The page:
Law agency employee recommended for Planning
By Holly Toal
Putnam County lawmakers are considering changing the job requirements for the head of the Department of Planning, Development and Public Transportation — a position vacant since 2013 — in order to appoint an attorney who now serves as interim chief.
The person recommended for the commissioner job is Sandra Fusco, who has worked in the Putnam County Law Department since 2011 but for the past six months has been leading the planning department on a temporary basis.
In the law department, Fusco earned $90,000; she now makes $98,000 at planning. The salary budgeted for the permanent position is $112,200.
The changes to the job requirements would include striking out the requirement that a candidate have “eight years of practical experience in regional, county or municipal planning” and four years of supervision of personnel planners.
At the July 13 Rules Committee meeting, Legislator Dini LoBue (R-Mahopac Falls), voiced her opposition.
“I was really surprised to see this and disappointed at the same time that we would be downgrading the credentials for this position,” she said.
LoBue explained that in 2010, a charter review commission made up of members of the administration, legislature and public worked on drafting the requirements for the position.
“Everyone was in agreement that we needed higher standards, more credentials — not less,” she said. “To me this is downgrading the professionalism of Putnam County government … This position is pivotal in terms of the future of the county.”
In Dutchess County, LoBue noted, the same position requires a master’s degree in planning or a related field and eight years of technical planning experience in community, regional or municipal planning, including four years in an administrative or supervisory capacity.
Ginny Nacerino (R-Patterson) countered that should the county name Fusco as commissioner, it would not be “downgrading” the position because Fusco has a doctorate in law.
“The person we are recommending is an attorney, so I think that speaks for itself,” she said. “It’s different, but I think it’s not un-parallel … She’s very astute, she’s very diligent, she’s very knowledgeable, so I think it’s already been demonstrated whether or not she’s qualified to be at the helm.”
LoBue responded that the county should not be comparing a law degree to a planning degree.
“We are going to be the only county that does not requires a master’s in planning and urban development,” she said. “And also work experience; working in the field, working in management of municipalities, overseeing zoning and federal and state regulations for transit systems. You can’t even compare the two.”
Legislator Roger Gross (R-Southeast) said he is concerned the position is being “diluted” to fit a specific individual.
“The word ‘planner’ has been scratched out, in terms of professional personnel,” he said. “Basically the whole planning piece of the requirement has been scratched out, and this is a planner. I’m sure it was tailored for the individual, is what comes to me. Maybe the lady is great, I don’t know her at all, but it seems that for commissioner of planning you should have some sort of planning background.”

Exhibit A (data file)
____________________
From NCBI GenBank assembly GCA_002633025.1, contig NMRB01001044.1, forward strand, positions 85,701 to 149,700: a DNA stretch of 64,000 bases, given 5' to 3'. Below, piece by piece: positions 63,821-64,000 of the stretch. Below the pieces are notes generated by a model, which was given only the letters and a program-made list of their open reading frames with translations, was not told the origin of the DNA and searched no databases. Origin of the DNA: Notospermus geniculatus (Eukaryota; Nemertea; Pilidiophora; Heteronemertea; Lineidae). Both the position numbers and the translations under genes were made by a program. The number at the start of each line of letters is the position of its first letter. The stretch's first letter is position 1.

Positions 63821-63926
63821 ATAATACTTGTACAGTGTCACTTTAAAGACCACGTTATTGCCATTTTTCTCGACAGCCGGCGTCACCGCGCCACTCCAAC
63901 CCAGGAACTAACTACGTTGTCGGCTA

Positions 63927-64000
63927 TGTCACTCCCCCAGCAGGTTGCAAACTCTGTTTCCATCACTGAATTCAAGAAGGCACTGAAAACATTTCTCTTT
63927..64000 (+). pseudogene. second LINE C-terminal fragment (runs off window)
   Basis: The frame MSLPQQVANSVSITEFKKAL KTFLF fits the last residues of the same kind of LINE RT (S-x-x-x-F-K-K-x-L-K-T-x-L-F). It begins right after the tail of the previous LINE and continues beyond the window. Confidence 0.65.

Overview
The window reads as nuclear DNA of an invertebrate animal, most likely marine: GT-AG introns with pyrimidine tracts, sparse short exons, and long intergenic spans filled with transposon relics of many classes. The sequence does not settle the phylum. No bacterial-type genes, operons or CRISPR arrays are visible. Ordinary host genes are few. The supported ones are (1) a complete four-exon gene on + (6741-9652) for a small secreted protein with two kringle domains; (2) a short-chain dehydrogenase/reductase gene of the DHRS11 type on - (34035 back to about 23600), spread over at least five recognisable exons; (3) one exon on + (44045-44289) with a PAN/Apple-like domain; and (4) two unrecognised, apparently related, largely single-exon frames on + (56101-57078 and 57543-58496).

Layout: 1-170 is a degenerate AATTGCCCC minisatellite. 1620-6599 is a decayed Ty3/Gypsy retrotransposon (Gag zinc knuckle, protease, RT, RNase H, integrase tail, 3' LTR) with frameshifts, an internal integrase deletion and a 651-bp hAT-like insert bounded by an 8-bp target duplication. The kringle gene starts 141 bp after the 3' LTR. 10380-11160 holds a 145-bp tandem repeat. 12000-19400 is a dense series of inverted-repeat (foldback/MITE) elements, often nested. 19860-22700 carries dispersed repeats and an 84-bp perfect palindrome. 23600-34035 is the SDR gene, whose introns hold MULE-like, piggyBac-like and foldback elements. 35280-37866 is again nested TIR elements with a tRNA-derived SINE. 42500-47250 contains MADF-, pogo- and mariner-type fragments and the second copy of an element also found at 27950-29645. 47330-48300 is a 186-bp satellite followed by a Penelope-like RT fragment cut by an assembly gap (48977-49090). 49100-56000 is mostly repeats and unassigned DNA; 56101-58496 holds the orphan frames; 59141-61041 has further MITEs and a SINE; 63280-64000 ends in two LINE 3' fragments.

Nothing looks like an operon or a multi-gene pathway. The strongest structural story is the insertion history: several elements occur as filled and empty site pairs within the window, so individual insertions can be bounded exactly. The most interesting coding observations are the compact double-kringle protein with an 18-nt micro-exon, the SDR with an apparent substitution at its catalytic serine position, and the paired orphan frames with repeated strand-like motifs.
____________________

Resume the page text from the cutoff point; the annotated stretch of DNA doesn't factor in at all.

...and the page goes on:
Carl Albano (R-Carmel) said he was confident of the candidate’s background, regardless of the written job requirements.
“When we create rules and a template to go by, that’s for when you pull somebody off the street and you don’t know how they’re going to perform,” he said. “Here you have someone who has proven herself … You see people every day who don’t necessarily meet all the requirements who can do an outstanding job. And in this case I think we have somebody here that would fit the bill.”
Deputy County Executive Bruce Walker argued that the current job description is exclusionary to many otherwise qualified individuals.
“Many of our job specs are so narrowly scoped that they preclude a lot of very qualified and capable people,” he said. “The fact of the matter is that with this job — and you pointed to urban planning — there are no urban areas in Putnam County, and so an urban planning degree is not a useful degree.
“Fortunately — or unfortunately, depending on how you look at it in this county — the plans that are required in this county are so obvious because there has been no infrastructure growth in the last 20 years in this county that tie in with the commercial corridors in this county. Most of the things that go through that department are legal in nature.”
As an example, Walker referred to development of the Putnam Trailway bicycle/walking path, which he said is mostly contractual, as a project that hasn’t required a planner.
“These contracts, when you look through them, they’re 50 and 60 pages long,” said Walker. “You need a lawyer to be able to read through them. And an urban planner doesn’t have the skillset.”
LoBue countered that the county absolutely needs a planner, citing what she sees as poor management of recent projects. “We don’t need a lawyer — we need someone that understand planning,” she said.
“I don’t think we have to be like other counties,” said Barbara Scuccimarra (R-Philipstown). “We’re a small county; we’re built out.”
The matter will now be addressed by the Personnel Committee.
HOW WE REPORT
The Current is a member of The Trust Project, a consortium of news outlets that has adopted standards to allow readers to more easily assess the credibility of their journalism. Our best practices, including our verification and correction policies, can be accessed here. Have a comment? A news tip? Spot an error? Email [email protected].